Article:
Luiz Barbosa

Luiz Barbosa

Contact Information

(415) 338-1330

Office Information: 

HSS 367C
Room Number: 
Also available by appointment
Office Hours: 
Monday: 12:10-1:15
Wednesday: 12:10-1:15


Luiz C. Barbosa started his career with the Department in 1991 and has been a full Professor of Sociology since 2000. His areas of research and teaching include globalization and development, environmental sociology, and sociological theory. He teaches courses on classical sociological theory, global sociology, and environmental sociology.  Professor Barbosa has done extensive research exploring the impact of development and globalization on deforestation, specifically in the Brazilian Amazon rainforest. He has published a series of journal articles and two books on this issue.  His latest book, Guardians of the Brazilian Amazon Rainforest: Environmental Organizations and Development, was published by Routledge in 2015.

Courses Offered Spring 2016

  • SOC 481: Sociology of Brazil
  • SOC 483: Global Sociology

Previously Offered Courses

  • SOC 105: Sociological Perspectives
  • SOC 370: Classical Sociological Theories
  • SOC 461: Ethnic Relations: International Comparisons
  • SOC 471: Societal Change and Development
  • SOC 477: Environmental Sociology
  • SOC 481: Sociology of Brazil
  • SOC 482: Global Immigration and Immigrants
  • SOC 483: Global Sociology
  • SOC 500: Social Change

Research Interests

Social change and development, environmental sociology, comparative race and ethnic relations, and Latin America (the Brazilian Amazon rain forest).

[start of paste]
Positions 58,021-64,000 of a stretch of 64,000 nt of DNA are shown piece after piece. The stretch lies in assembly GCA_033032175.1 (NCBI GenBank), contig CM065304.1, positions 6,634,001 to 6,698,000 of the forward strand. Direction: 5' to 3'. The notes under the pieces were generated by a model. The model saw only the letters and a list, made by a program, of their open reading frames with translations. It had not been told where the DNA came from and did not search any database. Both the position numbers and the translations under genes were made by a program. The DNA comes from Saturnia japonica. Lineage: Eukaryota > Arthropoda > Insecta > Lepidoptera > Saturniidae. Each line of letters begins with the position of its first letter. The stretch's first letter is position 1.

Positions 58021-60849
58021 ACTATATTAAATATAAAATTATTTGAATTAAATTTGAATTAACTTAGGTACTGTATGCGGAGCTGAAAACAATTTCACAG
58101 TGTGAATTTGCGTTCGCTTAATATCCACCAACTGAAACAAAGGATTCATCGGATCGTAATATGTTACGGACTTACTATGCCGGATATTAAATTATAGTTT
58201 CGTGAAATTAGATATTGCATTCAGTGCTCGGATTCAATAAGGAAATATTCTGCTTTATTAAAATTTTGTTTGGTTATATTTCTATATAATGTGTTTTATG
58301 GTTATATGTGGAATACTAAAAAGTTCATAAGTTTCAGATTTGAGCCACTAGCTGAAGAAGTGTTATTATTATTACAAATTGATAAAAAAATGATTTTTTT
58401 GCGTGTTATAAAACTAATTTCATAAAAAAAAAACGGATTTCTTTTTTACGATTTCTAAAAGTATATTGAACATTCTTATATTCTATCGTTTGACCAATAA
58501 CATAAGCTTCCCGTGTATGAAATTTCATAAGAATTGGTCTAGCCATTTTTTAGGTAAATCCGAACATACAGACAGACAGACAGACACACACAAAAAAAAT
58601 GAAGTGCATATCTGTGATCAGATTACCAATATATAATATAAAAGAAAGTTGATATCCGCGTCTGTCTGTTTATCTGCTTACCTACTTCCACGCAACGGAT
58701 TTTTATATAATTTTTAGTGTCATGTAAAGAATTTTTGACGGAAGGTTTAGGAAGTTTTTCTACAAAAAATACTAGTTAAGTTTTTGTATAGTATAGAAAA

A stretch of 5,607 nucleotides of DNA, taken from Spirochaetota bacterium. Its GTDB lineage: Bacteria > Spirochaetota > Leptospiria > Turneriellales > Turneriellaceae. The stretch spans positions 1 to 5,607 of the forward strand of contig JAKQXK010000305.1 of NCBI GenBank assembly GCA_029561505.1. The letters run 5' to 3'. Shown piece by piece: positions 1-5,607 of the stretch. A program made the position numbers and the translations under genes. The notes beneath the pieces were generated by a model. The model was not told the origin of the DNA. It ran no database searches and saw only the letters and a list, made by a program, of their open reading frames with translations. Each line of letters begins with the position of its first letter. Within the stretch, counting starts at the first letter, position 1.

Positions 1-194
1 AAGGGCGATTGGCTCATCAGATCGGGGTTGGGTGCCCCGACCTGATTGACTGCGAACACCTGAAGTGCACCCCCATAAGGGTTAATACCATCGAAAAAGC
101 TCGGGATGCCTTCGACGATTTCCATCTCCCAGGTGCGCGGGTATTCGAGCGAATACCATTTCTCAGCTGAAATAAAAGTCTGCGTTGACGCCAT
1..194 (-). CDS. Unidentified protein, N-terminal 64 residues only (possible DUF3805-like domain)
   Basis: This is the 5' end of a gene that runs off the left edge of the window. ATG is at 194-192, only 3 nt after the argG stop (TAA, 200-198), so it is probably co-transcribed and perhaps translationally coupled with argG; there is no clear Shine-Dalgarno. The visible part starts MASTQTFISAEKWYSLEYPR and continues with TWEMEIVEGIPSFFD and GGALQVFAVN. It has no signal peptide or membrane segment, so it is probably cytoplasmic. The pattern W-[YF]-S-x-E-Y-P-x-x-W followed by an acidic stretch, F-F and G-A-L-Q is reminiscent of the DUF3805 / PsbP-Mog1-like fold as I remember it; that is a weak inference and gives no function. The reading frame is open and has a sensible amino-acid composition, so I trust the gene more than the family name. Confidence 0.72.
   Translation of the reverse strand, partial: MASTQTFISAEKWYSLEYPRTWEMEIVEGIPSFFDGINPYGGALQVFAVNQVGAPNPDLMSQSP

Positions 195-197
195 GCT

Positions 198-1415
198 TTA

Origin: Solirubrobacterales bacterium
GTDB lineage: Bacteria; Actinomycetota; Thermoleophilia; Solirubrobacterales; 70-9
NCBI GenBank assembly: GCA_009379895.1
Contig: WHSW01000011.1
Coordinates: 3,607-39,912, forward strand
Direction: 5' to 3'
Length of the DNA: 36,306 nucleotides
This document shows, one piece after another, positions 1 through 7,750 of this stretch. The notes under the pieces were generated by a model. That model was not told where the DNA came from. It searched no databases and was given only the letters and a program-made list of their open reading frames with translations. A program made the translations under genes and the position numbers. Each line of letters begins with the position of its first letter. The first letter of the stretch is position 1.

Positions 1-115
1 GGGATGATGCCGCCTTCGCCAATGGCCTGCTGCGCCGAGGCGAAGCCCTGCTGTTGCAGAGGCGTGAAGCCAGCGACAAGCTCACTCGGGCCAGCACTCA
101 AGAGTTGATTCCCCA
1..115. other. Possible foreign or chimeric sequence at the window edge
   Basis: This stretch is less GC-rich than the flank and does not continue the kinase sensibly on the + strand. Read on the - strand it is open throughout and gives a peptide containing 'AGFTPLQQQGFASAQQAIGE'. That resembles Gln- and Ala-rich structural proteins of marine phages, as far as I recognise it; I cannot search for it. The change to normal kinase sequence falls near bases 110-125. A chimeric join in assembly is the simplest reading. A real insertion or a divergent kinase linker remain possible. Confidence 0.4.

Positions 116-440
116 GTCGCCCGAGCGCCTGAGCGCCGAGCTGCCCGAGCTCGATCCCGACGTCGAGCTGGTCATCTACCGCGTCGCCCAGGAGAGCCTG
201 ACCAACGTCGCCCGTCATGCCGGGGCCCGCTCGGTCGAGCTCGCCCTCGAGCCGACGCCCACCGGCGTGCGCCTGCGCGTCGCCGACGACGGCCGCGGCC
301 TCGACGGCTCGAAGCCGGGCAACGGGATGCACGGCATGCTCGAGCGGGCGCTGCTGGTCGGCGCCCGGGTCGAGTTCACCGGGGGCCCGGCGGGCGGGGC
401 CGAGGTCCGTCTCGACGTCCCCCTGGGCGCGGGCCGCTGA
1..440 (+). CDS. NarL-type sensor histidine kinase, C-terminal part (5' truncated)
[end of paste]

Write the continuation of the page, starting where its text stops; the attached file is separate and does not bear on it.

• "Change by Necessity: Ecological Limits to Capitalism, Climate Change, and Obstacles to Transition to an Environmentally Sustainable Economy (November), 2009. 
    Available at SSRN:
  • "The Rise of Brazil as an Agricultural Superpower and the Dilemma over the Amazon Rain Forest: A Treadmill of Production View" (February), 2009.
    Available at SSRN:
  • "Chapter 3, Theories in Environmental Sociology, pp. 24-44, in Kennetth A. Gould and Tammy L. Lewis (eds), Twenty Lessons in Environmental Sociology. New York: Oxford University Press, 2009.
  • "Save the Rainforest!: NGO's and Grassroots Organizations in the Dialectics of Brazilian Amazonia." International Social Science Journal (UNESCO), Vol. 55 (178), pp. 583-591, 2003.
  • The Brazilian Amazon Rainforest: Global Ecopolitics, Development, and Democracy. Lanham, MD: The University of Press of America, 2000.
  • "The People of the Forest Against International Capitalism: Systemic and Anti-Systemic Forces in the Battle for the Preservation of the Brazilian Amazon Rainforest." Sociological Perspectives, Vol. 39 (2), 1996.
  • "The Greening of the Ecopolitics of the World-System: Amazonia and Changes in the Ecopolitics of Brazil." Journal of Political and Military Sociology, Vol. 21 (summer), pp. 107-134, 1993.
  • "The World-System and the Destruction of the Brazilian Amazon Rain Forest." Review, XVI, Vol. 2 (Spring), pp. 215-240, 1993.
  • "Dependencia, Environmental Imperialism and Human Survival: A Critical Essay on the Global Environment," Humanity and Society, 14 (November), pp. 329-344, 1990.
  • "Manumission in Brazil and Surinam; The Role of Dutch Hegemony and Decline in the Capitalist World-Economy," Ethnic and Racial Studies, 10 (July), pp. 349-365, 1987.
  • ---- and Thomas D. Hall, "Brazilian Slavery and the World-Economy: An Examination of Linkages Within the World-System," Western Sociological Review, 15, pp. 99-119, 1986.